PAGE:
The length of hospitalization at the initial operation is similar to that for total removal of the colon and rectum which would be approximately seven days. A temporary ileostomy is usually required while the pouch and anastomosis heal. At the time of discharge, the intestinal contents will be entering the ileostomy appliance and there will only be small amounts of mucous coming through the anal anastomosis. Approximately two months after this operation, an x-ray study of the pouch and anastomosis will be done to make sure healing has occurred satisfactorily. A second operation is then required to removed the ileostomy and allow the intestinal contents to enter the pouch and reservoir. This operation is less extensive than the first operation but requires approximately five days in the hospital.

At the time of discharge after ileostomy closure, bowel movements will be occurring frequently and will be loose. This may require treatment with antidiarrheal agents to prevent soreness in the perianal skin. Dietary restrictions are usually unnecessary except avoiding food intake after the evening meal. Over the next several months, the bowel movements will become thicker and less frequent so that within six to twelve months after the operation there will be approximately six soft bowel movements a day with control of both fluid and gas. Following complete healing of the operation and with adequate function, there should be minimal physical or dietary limitations.

WHAT ARE THE RESULTS OF THE OPERATION?

The procedure has been performed on several thousand patients in the United States over the past 15 years. Experience suggests that the procedure is associated with complications in approximately one-third of the patients. These complications are usually minor but may include major problems such as: suture line leaks, pelvic and wound infections and intestinal obstruction or blockage. A temporary ileostomy is usually required for the first two months after the procedure. Satisfactory control of bowel movements is achieved in 90% of patients. The remainder may require an ileostomy. Some patients wear a pad at night because of mucous drainage while sleeping. Most patients have five or seven soft bowel movements daily within six to twelve months after operation. Stools are initially more frequent but improve as the pouch enlarges, sphincter tone improves and the intestine absorbs more fluid from its contents.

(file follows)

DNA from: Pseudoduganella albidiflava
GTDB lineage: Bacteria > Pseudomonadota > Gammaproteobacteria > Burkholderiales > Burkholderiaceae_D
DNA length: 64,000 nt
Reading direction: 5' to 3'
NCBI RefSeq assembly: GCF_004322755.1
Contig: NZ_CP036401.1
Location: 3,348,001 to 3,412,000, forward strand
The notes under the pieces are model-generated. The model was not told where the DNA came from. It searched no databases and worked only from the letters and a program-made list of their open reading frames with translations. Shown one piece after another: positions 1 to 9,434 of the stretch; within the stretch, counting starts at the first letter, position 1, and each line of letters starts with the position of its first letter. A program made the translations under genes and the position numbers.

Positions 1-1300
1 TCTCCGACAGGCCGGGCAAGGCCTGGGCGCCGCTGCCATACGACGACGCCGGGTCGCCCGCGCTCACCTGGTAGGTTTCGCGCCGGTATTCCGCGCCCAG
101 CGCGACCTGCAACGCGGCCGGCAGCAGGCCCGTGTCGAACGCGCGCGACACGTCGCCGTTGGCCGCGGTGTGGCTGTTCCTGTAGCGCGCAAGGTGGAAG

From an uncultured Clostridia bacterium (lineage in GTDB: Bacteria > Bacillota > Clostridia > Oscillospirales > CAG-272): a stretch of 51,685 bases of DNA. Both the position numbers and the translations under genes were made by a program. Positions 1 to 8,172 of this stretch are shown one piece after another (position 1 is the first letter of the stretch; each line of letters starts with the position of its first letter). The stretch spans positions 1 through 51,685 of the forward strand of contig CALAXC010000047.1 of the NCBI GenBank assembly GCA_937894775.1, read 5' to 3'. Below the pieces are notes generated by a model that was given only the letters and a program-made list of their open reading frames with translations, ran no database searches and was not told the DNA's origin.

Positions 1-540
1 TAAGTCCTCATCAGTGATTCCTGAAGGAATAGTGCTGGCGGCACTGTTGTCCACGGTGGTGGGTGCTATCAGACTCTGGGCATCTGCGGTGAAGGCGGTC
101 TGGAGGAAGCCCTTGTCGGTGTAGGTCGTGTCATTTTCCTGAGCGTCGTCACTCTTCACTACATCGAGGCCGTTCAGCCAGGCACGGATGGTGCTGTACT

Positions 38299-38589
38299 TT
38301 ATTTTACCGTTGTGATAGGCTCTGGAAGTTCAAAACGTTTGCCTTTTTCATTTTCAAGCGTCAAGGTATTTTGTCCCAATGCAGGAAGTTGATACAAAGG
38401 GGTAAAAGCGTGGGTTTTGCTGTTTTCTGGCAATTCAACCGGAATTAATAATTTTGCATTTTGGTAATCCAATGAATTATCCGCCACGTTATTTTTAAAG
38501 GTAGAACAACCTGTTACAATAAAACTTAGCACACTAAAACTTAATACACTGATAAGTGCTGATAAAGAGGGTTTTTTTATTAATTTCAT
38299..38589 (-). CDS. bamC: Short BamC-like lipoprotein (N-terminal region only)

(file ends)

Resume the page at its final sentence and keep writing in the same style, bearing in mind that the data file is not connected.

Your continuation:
WHAT ARE THE LONG TERM EFFECTS OF THE PROCEDURE?

Patients undergoing this operation have now been evaluated for 10 to 15 years. Bowel function appears to remain stable. The two most common long term problems are bowel obstruction and inflammation of the pouch, called pouchitis. Pouchitis usually is treated by antibiotics. Occasionally further operation will be necessary to reverse the pouch or anastomosis. Women of child bearing age have been able to have children, including vaginal deliveries.

HOW SATISFIED ARE PEOPLE WITH THE PROCEDURE?

In our experience, overall 50% of patients feel they have an excellent results, 26% satisfactory results, 11% tolerable results and 11% poor results. The majority of patients return to work, have insignificant dietary restrictions and minimal restriction of other activities.

PATIENT SATISFACTION AFTER ILEAL POUCH - ANAL ANASTOMOSIS

 

Yes

No

Return to normal sense of well being

74%

26%

Return to normal work/activity

82%

18%

Prefer to ileostomy

95%

5%

Recommend to others

92%

8%

Significant dietary restriction

18%

82%

Avoid certain foods

60%

40%

Altered timing of meals

29%

71%

Changed size of meals

24%

76%

FUNCTIONAL LIMITATIONS AFTER ILEAL POUCH ANAL ANASTOMOSIS

Activity

None

Mild

Moderate

Severe

Family Relationships

84%

8%

5%

3%

Sexual Activity

63%

13%

8%

16%

Social Activity

61%

26%

11%

3%

Sports

50%

29%

11%

11%

Other recreation

61%

29%

5%

5%

Travel

74%

16%

3%

8%